Now lifting one arm after the other to make slow sweeps he will catch the eye as he drives a furrow of foam through the sea and will sound afar as he thrashes the waters; now like a hidden two-oared vessel he will draw apart his arms beneath the water; now he will enter the waves upright and swim by walking and, pretending to touch the shallows with his feet, will seem to make a field of the surface of the sea; else, keeping his limbs motionless and lying on his back or side, he will be no burden to the waters but will recline upon them and float, the whole of him forming a sail-boat not needing oarage (Translated by G. P. Goold).

Although no Latin author appears to have written a major work of instruction on the subject, and thus it is hard to assess what the word swimming (natare) meant at the time, the examples above seem to suggest that the concept was often associated with strength, conquest, and human mastery.

Interestingly enough, in medieval times there seems to emerge a tendency to depreciate the status of swimming for the same reasons that make it valuable in most Latin texts. It has also been observed how the section on swimming in Vegetius’ treatise is sometimes omitted in medieval copies (Chaline 101). Such a tendency is particular evident in both the tradition of biblical commentary and in courtly literature. Authors such as Gregory the Great and Bartholomeus Anglicus stress the dangers of water and minimize the human ability to survive in the element by his own exertions whether one can swim or not. Moreover, while Caesar and the heroes of Northern sagas are described as excelling in this practice which plays a significant role in their heroic achievements, the heroes of the chansons de geste and the romances are rarely or never depicted as swimming. According to Orme, swimming is rarely attributed to the knightly heroes of medieval tradition, and “was indeed seen rather as alien and incompatible with their usual behaviour” (33).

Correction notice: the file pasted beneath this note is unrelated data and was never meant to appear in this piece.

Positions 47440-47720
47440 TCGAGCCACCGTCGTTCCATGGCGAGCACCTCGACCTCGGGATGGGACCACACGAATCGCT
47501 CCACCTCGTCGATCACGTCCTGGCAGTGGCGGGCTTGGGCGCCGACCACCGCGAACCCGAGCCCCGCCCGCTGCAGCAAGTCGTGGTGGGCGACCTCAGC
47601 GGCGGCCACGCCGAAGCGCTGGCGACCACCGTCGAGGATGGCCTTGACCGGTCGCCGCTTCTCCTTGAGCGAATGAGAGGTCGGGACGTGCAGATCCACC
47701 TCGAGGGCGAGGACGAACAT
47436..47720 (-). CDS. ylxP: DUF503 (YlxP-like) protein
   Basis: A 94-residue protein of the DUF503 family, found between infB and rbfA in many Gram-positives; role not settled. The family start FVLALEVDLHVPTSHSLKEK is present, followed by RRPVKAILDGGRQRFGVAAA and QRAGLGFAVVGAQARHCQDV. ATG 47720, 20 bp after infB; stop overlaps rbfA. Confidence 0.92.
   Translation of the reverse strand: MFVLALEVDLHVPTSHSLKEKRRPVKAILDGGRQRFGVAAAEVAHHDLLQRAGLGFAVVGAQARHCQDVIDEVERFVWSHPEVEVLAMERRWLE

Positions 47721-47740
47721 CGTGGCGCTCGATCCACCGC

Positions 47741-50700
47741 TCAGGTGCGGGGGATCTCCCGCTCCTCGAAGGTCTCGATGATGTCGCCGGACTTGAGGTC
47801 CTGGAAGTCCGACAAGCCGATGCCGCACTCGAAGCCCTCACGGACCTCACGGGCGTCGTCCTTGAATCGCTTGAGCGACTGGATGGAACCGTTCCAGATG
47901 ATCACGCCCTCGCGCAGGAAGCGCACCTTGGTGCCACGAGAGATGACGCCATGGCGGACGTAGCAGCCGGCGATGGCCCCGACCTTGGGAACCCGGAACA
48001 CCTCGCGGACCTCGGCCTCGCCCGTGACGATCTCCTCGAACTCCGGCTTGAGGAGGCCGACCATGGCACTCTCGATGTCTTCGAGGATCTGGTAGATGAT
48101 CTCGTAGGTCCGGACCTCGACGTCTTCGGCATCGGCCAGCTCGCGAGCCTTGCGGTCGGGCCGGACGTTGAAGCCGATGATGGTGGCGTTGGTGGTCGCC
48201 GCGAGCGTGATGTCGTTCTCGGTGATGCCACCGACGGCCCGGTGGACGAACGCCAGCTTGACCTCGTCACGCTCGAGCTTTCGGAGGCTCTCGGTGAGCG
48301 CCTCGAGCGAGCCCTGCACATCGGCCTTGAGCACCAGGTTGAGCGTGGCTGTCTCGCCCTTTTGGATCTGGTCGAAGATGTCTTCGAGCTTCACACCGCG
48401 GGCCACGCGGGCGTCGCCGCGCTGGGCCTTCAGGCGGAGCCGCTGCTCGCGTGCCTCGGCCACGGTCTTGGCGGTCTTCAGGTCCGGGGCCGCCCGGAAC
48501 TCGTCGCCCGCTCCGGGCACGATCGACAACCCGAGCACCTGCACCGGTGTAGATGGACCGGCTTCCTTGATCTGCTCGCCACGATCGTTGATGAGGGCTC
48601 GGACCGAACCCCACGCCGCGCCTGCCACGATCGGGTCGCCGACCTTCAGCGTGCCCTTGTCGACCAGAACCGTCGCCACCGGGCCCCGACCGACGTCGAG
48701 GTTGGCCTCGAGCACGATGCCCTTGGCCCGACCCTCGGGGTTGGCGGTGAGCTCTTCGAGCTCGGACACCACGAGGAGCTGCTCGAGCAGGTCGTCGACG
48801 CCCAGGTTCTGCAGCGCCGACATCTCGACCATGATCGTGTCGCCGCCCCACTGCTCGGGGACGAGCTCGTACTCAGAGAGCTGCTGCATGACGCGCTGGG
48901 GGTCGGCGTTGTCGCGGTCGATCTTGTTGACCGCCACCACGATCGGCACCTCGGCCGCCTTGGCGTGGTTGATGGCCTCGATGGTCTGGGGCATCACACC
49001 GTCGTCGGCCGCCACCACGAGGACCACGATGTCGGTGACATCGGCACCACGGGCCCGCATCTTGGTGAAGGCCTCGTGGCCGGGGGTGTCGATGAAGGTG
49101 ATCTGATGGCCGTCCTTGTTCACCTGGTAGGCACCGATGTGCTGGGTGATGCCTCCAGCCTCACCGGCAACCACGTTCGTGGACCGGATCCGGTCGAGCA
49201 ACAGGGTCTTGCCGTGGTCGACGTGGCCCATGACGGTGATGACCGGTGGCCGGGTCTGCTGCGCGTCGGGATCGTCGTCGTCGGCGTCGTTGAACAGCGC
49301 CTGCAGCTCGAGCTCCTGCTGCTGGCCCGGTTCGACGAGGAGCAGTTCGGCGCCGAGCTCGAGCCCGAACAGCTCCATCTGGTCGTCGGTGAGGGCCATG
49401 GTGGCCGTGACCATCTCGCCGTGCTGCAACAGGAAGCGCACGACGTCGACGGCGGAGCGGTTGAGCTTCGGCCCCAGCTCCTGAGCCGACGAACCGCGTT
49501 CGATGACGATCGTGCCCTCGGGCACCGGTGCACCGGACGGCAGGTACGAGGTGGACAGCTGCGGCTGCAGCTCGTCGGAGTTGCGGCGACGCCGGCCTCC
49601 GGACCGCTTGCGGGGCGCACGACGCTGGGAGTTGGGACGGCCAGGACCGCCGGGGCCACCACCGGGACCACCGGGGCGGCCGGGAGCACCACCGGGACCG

de arte natandi 2
A woodcut from Everard Digby’s De arte natandi.

Historians of swimming agree in identifying a significant change in attitudes towards the practice during the 16th century when swimming is mentioned in educational literature and manuals on the subject start to circulate.  Swimming is variously discussed in treatises such as The governor by Sir Thomas Elyot (1531), Castiglione’s Il libro del Cortegiano (1528), The schoolmaster by Roger Asham (1564) and Richard Mulcaster’s Positions (1581). According to Thomas and Orme, the first work to be entirely devoted to swimming was Wyman’s Colymbetes, sive de arte natandi: dialogus et festivus et iucundus lectu (1538), in which Wyman explains how to swim using the popular form of a dialogue between two characters, Pampirus and Erotes. However, the first illustrated treatise on the practice is considered to be Everard Digby’s De arte natandi, which appeared in England in 1587 and describes both how and where to swim.

Although it has been observed how 16th-century swimming theories targeted literate nobility and gentry, and largely evolved as analytical speculation on the ‘ideal forms of swimming’ which might have had little influence on contemporary swimming practices, it is still significant that such a theoretical interest developed in the first place. European theorists began, in fact, to publish treatises on swimming in a time that is marked by overseas expansion, human mastery, and colonialism.